Burri is a doctor and he is hypersensitive. Disgusted by the horrors of war he no longer wants to go back to his job but wishes to continue to heal through his art. He adds in acrylic the deep red of blood and the black of soot to the ochre of the sack sewn on the canvas, so offering an unprecedented artistic message.
Around 1955, he leaves his bleeding burlap for experiencing the combustion of wood and plastic, creating forms looking like pustules of flesh that are new invitations to the doctors to combat the effects of the wounds.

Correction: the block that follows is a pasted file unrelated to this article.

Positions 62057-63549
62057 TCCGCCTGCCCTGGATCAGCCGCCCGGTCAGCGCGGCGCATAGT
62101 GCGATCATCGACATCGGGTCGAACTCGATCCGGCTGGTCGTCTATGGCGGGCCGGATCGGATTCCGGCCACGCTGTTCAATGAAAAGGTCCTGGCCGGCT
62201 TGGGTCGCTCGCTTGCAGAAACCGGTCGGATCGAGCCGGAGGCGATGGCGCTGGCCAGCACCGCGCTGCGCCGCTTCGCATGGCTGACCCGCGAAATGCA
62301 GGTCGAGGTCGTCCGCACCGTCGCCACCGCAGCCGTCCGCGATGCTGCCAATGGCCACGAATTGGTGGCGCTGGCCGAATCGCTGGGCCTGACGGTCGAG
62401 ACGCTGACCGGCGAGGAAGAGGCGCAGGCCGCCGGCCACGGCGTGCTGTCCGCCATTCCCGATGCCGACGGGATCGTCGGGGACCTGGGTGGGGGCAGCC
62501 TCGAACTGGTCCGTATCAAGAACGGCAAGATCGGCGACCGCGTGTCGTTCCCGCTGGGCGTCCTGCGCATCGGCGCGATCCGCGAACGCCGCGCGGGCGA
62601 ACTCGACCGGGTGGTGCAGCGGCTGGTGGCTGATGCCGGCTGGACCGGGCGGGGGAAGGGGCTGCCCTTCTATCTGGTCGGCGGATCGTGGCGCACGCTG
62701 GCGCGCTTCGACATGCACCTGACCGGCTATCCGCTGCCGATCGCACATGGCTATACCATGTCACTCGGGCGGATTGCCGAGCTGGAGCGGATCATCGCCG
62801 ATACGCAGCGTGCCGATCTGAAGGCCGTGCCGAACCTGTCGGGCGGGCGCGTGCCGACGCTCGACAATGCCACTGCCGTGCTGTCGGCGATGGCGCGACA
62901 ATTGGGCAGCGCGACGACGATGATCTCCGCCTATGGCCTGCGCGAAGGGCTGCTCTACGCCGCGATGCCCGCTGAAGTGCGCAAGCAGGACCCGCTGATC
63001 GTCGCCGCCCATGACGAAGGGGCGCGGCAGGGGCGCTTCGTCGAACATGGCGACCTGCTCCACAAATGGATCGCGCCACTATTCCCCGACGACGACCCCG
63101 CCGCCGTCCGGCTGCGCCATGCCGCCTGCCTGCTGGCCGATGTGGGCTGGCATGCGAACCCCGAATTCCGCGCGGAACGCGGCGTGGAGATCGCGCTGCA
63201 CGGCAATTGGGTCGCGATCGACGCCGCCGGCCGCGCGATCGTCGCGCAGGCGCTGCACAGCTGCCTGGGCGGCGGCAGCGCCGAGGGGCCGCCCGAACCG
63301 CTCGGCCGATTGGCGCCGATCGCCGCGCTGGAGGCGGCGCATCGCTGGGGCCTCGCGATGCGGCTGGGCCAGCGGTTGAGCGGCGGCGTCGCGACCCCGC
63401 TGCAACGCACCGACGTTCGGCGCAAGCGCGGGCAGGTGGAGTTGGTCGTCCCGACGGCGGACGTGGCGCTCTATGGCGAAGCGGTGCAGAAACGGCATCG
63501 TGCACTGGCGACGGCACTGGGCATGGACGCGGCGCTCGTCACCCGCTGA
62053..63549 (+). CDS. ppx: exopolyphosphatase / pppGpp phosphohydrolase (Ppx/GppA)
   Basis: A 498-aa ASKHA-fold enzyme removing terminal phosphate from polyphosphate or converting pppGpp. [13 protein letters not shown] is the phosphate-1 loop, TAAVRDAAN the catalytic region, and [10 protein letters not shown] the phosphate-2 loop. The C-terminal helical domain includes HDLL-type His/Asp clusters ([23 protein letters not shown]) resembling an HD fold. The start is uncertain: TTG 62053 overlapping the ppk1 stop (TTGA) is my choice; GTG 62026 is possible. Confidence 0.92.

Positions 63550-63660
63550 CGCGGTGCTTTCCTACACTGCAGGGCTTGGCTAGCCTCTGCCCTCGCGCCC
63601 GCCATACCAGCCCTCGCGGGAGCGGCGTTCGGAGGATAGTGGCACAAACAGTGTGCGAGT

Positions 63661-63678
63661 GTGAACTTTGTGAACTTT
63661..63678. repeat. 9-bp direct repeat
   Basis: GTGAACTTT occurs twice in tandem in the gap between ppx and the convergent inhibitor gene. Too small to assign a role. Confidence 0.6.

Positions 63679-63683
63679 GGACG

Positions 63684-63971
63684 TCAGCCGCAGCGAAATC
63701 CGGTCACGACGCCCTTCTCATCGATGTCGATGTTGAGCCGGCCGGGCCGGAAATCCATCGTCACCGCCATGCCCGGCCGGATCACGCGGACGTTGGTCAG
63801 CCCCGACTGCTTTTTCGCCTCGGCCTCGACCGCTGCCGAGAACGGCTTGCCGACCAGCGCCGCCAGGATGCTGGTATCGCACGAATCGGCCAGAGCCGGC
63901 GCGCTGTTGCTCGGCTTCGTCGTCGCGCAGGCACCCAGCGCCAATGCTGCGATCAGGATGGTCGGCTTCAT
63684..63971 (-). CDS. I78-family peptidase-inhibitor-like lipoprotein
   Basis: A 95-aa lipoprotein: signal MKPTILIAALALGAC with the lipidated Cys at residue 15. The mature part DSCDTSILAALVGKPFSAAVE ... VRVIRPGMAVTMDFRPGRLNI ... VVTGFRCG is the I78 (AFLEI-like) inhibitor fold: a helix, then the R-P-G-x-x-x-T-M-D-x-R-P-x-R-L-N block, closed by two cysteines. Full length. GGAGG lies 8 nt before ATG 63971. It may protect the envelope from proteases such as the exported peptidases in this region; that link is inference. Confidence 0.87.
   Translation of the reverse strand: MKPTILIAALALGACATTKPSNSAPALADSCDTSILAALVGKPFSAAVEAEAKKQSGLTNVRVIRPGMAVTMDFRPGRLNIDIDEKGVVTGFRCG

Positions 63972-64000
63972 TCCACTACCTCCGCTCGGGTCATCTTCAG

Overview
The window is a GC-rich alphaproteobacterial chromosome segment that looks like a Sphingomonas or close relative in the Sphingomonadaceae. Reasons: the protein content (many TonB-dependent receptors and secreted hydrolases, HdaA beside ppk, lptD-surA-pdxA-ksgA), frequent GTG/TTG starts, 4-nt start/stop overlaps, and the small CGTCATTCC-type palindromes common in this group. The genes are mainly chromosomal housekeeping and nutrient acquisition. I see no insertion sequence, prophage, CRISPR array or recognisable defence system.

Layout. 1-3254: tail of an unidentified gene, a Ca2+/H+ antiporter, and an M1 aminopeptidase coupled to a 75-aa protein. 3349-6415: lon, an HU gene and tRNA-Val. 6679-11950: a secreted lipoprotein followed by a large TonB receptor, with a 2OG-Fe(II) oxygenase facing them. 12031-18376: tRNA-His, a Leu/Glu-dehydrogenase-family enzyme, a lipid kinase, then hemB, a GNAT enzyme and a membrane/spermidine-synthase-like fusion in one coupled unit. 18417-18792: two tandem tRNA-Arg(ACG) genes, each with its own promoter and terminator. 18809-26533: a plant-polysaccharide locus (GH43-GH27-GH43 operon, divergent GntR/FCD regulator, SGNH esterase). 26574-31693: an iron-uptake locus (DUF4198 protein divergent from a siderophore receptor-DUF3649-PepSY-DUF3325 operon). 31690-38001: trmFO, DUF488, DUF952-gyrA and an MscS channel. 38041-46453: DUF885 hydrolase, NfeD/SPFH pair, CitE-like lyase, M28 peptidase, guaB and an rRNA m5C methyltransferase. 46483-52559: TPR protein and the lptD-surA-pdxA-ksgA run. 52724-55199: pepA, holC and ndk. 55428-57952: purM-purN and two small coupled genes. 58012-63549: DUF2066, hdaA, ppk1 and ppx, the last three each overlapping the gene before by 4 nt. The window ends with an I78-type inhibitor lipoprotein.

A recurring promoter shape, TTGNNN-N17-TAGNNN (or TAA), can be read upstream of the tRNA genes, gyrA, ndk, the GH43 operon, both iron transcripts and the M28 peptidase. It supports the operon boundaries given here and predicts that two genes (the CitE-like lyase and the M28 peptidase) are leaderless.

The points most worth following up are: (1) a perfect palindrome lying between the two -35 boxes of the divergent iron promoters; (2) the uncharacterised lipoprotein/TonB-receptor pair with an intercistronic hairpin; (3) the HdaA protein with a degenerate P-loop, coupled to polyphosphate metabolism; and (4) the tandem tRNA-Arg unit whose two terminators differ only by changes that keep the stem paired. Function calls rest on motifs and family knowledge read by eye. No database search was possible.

Yet in 1959, Burri realizes again a Sacco e Rosso in large size, 150 x 130 cm, which is indeed a synthesis and an achievement of the first period of his artistic career and also perhaps a tribute to the abstract expressionism of Rothko.
This artwork was sold for £ 1,92M including premium by Christie's on February 8, 2007, at a time when the extreme originality of post war Italian art had not yet excited the market. It is estimated £ 9M for sale by Sotheby's in London on February 10, lot 12.
SOLD for £ 9.1M including premium